Is This the End of the Primary?
Our first-in-the-nation primary status may be in jeopardy
For a century, New Hampshire has held the nation’s first presidential primary. At first, no one cared. Then, it toppled a president. Soon, the state picked presidents. And, for the past few decades, our quadrennial exercise has become a massive spectacle that’s closely watched around the world.
This year, New Hampshire voters turned out in record numbers, local political party leaders didn’t rig the election for one candidate, and the state government ran a smooth election. Just the same, the larger-than-life New Hampshire presidential primary for 2020 could be the last of its kind.
In a world that is increasingly digital, insular and deeply partisan, the New Hampshire primary is a symbol of how American democracy should be practiced. Those who get to run for president in a serious way are governors, senators or successful in business. The people they talk to and vacation with and trade text messages with all day largely live in a rarefied bubble.
As candidates, the New Hampshire primary required them to meet real people in diners and take their questions at town hall meetings. Having to engage with folks in unscripted moments before they go on to make decisions about sending troops to war or who wins or loses in the tax code is one of the most beautiful things about the primary.
Then there was New Hampshire’s track record of giving candidates a comeback story, or choosing someone who was not the obvious frontrunner with all the money. The popular myth that any child born in America could someday be president of the United States was more real because the New Hampshire primary existed. In a small state election where money only goes so far, what really matters is how the candidates stand in the marketplace of ideas and their ability to connect with other humans.
If a monument is ever erected to the New Hampshire primary, it should be of a regular person and some candidate sharing a genuine moment of human connection — even if it’s a confrontational moment.
For decades, New Hampshire has locked arms with compatriots in Iowa who run the nation’s first presidential caucuses eight days before the New Hampshire primary. But the Iowa caucuses in 2020 were a debacle on an incomprehensible scale. In truth, it was the third time in a row there was some problem with the caucuses. Even Iowa leaders who fought tooth-and-nail to protect their status are now conceding that Iowa won’t be first anymore, and might not even hold a caucus.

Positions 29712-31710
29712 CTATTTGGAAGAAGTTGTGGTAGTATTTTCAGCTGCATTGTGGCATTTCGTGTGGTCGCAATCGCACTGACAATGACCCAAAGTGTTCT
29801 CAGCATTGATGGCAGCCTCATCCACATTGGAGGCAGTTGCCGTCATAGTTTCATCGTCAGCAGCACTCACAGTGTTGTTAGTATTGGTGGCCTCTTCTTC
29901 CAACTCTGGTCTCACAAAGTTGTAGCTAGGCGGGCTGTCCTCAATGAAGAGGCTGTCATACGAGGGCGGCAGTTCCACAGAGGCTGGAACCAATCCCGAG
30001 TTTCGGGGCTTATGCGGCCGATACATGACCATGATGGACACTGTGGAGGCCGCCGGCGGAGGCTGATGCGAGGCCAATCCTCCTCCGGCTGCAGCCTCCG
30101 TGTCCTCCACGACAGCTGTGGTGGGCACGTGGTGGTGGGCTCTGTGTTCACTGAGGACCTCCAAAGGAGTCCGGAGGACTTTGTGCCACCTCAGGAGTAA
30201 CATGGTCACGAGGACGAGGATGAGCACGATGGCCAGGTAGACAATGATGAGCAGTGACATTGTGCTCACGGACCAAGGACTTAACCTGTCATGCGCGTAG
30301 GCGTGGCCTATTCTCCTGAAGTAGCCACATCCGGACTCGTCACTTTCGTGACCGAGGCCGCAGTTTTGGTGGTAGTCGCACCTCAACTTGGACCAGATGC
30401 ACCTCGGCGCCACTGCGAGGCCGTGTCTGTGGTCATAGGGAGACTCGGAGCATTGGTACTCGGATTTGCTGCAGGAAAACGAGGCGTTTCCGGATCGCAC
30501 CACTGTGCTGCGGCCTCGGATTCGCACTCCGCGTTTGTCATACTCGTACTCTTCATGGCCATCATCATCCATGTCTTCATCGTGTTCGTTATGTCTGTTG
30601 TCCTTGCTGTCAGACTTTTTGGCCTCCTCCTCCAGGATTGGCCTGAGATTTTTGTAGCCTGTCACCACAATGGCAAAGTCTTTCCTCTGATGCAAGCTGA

There appear to be just two ways this could affect New Hampshire. First, this could be the most glorious primary ever. If Iowa is scrapped and caucuses are seen as outmoded, it’s plausible that for the first time since 1968, New Hampshire will be the first presidential contest. In the modern era, where there is more attention on the early states than ever before, the Granite State could basically pack the punch of both Iowa and New Hampshire combined.
The second path could take many forms, but all with the same result. Maybe New Hampshire will continue to have, technically, the first primary but it may not mean much because of other party maneuvers. Maybe there is a national primary, or a rotating set of regional primaries. Maybe the parties will pick another state to be the first contest to award delegates to the national conventions.
In that last case, New Hampshire would likely still hold the first primary — without delegates — but the question then is whether only longshot candidates will show up, and whether the media will treat it as a major event.
This won’t be known for another few years. But the 2020 New Hampshire primary had a monumental finish — and hopefully it won’t be the last.